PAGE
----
Placental activation of the renin-angiotensin system (RAS) plays an important role in pathogenesis of preeclampsia. RAS induces reactive oxygen species (ROS) production by activating NADPH oxidases. Keap1-Nrf2 system is a critical regulator for cellular anti-oxidative stress response through controlling transcription of antioxidant genes. This study has explored the relationship between RAS-induced ROS signaling and Keap1-Nrf2 system in preeclampsia.Design and Method:
To examine the contribution of Keap1-Nrf2 system to preeclampsia pathology, we generated transgenic mouse models of preeclampsia/pregnancy-associated hypertension (PAH mice), in which RAS is activated selectively in late pregnancy, under deficient, normal or active Nrf2 conditions. The perinatal outcomes of PAH mice were analyzed and compared with the normal pregnant (NP) mice.Results:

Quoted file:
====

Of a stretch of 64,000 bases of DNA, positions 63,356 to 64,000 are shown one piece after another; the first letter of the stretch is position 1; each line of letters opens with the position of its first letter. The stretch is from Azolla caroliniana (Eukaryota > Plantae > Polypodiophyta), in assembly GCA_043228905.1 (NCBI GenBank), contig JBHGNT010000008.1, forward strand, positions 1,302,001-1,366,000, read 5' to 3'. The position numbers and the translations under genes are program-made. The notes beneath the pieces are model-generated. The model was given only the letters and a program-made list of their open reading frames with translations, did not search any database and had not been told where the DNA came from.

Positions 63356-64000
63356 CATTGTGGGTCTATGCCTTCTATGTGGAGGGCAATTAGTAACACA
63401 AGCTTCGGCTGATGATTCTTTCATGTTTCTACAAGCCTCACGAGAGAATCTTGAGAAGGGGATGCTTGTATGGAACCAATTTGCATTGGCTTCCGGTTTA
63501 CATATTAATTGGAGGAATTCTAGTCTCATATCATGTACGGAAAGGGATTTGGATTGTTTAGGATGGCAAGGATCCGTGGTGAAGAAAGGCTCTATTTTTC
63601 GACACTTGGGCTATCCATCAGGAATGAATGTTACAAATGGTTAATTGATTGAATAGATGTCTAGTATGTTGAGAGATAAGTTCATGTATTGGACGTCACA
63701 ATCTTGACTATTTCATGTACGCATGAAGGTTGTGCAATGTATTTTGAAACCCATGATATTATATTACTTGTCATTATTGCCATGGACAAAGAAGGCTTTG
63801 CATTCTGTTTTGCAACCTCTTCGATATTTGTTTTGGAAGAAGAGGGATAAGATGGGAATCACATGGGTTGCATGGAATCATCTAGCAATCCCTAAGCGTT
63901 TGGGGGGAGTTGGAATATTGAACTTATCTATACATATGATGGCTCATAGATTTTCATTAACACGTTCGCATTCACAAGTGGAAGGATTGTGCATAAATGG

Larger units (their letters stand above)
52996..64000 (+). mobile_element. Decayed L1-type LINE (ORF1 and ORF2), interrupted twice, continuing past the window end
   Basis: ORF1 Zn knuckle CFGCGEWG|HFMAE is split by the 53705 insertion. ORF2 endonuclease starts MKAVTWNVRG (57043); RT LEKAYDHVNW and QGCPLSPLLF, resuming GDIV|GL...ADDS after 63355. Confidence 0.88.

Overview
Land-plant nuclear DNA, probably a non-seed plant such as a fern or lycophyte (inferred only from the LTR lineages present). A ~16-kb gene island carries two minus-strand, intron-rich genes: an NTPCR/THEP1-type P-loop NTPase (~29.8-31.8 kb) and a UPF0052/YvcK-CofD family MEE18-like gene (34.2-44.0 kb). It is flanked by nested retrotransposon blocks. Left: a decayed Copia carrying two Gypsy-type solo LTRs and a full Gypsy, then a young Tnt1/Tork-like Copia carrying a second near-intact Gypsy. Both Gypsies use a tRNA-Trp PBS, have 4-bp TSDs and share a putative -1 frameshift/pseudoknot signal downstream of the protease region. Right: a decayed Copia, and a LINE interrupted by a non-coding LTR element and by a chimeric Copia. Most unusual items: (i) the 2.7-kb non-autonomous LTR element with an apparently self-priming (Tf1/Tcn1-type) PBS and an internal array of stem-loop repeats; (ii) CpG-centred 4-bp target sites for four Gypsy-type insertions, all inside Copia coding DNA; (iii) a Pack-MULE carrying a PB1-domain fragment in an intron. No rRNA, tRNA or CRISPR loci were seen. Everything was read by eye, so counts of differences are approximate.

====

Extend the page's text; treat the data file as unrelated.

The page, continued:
PAH mice with genetic deletion of Nrf2 rescued the maternal and fetal mortality, as well as intrauterine growth retardation (IUGR). The level of oxidative DNA damage in the placental labyrinth zone was inversely correlated with the level of Nrf2 activity. Formation of the placental vascular network was severely repressed by preeclampsia, and Nrf2 deficiency rescued the network formation with high ROS accumulation. Nrf2-hyperactivated placenta showed severely repressed angiogenesis with negligible oxidative DNA damages and the decrease of angiogenic chemokine expressions. Consistently, pharmacological induction of Nrf2 after 13.5 days post coitum exacerbated maternal mortality and IUGR.Conclusions:
Our findings demonstrate that the inhibition of Nrf2 ameliorates perinatal outcomes in the RAS-induced preeclampsia model, and that ROS signaling is essential for placental angiogenesis in preeclampsia.